Most of the candidates were attracted from CAI’s public lectures, publications, counseling and consulting services. Some arrived by word of mouth from other staff members. (None were trained by CAI.) An initial interview with each candidate sufficed to evaluate their broad suitably for joining our programs. This was followed by a screening test for “expertness” for those who appeared suitable—about forty in all over a decade. We approved about one-third to join the staff as expert intuitives. They performed well, and only a few were disappointments.
What Happened to CAI’s Intuitives?
When CAI terminated its active operations (1991) most of the remaining intuitives returned to their individual counseling and consulting services, intuition development classes or other employment. Several chose new work in areas of social service where they could apply their intuitive skills. One entered a university and became a practicing psychotherapist [MG], one assisted physicians with medical diagnosis [DR] and another managed a non-profit organization on alcohol abuse and later entering local politics [DC]. Several continued in their regular jobs: high-quality radio interviews [RW], statistician for a government laboratory [NS] and four as creative artists [PP, DR, MG, VB]. Four of them now travel abroad giving personal intuitive sessions, classes and lectures. [LDM, RL, KR, PP]. Several wrote books about their intuitive work [AA, AAA, GB, JR, LH, SF]. A few have since died [AA, AAA, JR, LH, NS] or otherwise just disappeared [BR, GB, SO]. (See the full list of former CAI intuitives and the list of their publications.)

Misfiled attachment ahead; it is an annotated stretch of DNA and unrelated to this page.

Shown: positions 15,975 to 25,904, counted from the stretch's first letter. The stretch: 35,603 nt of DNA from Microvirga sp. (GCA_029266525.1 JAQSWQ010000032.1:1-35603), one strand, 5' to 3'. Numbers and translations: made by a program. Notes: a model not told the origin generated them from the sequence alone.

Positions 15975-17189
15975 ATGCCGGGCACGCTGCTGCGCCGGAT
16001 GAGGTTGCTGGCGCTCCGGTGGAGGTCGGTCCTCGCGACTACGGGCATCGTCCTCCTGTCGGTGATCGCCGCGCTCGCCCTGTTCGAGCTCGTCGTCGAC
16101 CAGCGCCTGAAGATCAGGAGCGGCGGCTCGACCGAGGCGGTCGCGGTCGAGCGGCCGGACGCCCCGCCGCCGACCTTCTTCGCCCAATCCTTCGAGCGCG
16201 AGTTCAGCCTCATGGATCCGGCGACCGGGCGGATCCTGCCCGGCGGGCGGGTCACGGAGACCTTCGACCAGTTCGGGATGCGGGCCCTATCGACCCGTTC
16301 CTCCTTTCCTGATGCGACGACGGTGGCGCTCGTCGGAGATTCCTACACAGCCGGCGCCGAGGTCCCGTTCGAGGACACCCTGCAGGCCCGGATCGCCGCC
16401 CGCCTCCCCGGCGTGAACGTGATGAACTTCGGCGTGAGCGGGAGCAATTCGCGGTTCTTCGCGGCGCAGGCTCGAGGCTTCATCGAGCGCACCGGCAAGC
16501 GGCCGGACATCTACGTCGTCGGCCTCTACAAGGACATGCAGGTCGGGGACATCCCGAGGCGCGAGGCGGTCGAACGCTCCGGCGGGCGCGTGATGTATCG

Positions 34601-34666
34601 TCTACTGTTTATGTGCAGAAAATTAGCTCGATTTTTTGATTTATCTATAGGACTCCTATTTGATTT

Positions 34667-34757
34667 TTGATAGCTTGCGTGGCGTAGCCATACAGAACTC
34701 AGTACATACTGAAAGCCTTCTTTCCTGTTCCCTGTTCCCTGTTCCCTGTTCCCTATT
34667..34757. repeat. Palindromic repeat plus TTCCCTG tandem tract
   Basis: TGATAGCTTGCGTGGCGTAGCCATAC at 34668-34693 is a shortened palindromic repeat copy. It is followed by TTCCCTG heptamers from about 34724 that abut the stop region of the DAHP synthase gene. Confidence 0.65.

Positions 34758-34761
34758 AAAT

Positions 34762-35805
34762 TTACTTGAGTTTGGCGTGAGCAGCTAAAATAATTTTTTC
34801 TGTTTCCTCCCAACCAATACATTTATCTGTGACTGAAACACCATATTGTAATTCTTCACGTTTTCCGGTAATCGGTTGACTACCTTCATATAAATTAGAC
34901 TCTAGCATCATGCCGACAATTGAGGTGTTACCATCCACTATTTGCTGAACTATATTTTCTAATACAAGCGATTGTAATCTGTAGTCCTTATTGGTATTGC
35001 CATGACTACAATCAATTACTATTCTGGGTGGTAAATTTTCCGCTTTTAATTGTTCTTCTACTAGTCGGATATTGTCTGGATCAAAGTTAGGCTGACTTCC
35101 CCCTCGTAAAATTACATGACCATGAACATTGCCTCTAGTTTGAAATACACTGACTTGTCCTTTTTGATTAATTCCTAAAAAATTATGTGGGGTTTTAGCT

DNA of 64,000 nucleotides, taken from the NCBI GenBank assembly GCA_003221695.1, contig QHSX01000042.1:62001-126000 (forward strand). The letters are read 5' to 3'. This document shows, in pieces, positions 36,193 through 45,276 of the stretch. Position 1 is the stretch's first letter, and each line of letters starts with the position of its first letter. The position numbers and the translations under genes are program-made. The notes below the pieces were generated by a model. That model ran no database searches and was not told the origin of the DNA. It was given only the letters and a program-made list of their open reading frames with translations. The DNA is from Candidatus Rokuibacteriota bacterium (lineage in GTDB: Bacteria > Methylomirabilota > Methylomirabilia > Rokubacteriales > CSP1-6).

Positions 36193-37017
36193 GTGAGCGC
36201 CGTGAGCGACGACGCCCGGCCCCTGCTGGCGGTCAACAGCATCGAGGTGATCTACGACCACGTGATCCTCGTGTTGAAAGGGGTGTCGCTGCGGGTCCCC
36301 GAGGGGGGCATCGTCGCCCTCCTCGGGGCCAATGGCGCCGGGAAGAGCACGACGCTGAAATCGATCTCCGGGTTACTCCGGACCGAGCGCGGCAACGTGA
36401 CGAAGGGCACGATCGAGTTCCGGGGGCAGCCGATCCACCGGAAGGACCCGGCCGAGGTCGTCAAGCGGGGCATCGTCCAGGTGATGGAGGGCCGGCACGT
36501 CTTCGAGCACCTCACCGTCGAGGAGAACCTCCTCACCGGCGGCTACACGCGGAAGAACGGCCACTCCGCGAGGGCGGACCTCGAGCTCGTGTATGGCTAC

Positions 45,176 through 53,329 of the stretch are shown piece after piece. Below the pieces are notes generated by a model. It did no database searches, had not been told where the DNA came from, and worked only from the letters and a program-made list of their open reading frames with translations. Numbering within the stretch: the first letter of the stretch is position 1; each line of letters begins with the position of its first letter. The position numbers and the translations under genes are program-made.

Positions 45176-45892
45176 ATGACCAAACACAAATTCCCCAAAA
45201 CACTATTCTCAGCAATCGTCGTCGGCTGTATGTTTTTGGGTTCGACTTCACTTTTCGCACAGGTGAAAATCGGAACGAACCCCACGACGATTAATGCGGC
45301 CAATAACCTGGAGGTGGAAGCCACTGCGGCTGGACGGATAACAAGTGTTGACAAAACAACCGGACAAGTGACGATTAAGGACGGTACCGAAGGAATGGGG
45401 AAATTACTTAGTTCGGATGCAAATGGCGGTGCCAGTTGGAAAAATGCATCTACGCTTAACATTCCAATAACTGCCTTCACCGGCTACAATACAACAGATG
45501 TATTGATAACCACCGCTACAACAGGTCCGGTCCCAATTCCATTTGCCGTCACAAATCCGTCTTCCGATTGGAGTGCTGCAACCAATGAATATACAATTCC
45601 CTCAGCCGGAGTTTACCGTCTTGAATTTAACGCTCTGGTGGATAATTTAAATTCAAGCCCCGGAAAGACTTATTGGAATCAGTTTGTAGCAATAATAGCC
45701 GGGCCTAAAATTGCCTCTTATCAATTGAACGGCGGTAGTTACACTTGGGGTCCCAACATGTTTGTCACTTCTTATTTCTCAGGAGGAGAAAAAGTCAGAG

After 1991 I stayed in close contact with only one [KR] for collaboration on two books. I am not aware that any CAI intuitives continued intuitive inquiry work on technical matters, though one [JF], an engineer, moved to the foothills, set up his own laboratory and began to develop devices based upon a unique form of healing energy he had described for a few clients.
Expert intuitives today
Are expert intuitives still around and available nowadays? I have not sought them out for many years but have every reason to believe they are not only around and abundant but are more inclined to speak out about their abilities, step into the public arena and be less concerned with protecting their privacy than in the 1980s. Their versatility and communication skills also appear to have generally expanded. A few of the new intuitives who are demonstrating their skills on television and You-tube, where they offer teachings and guidance and provide on-the-spot counseling for large audiences, are obviously expert.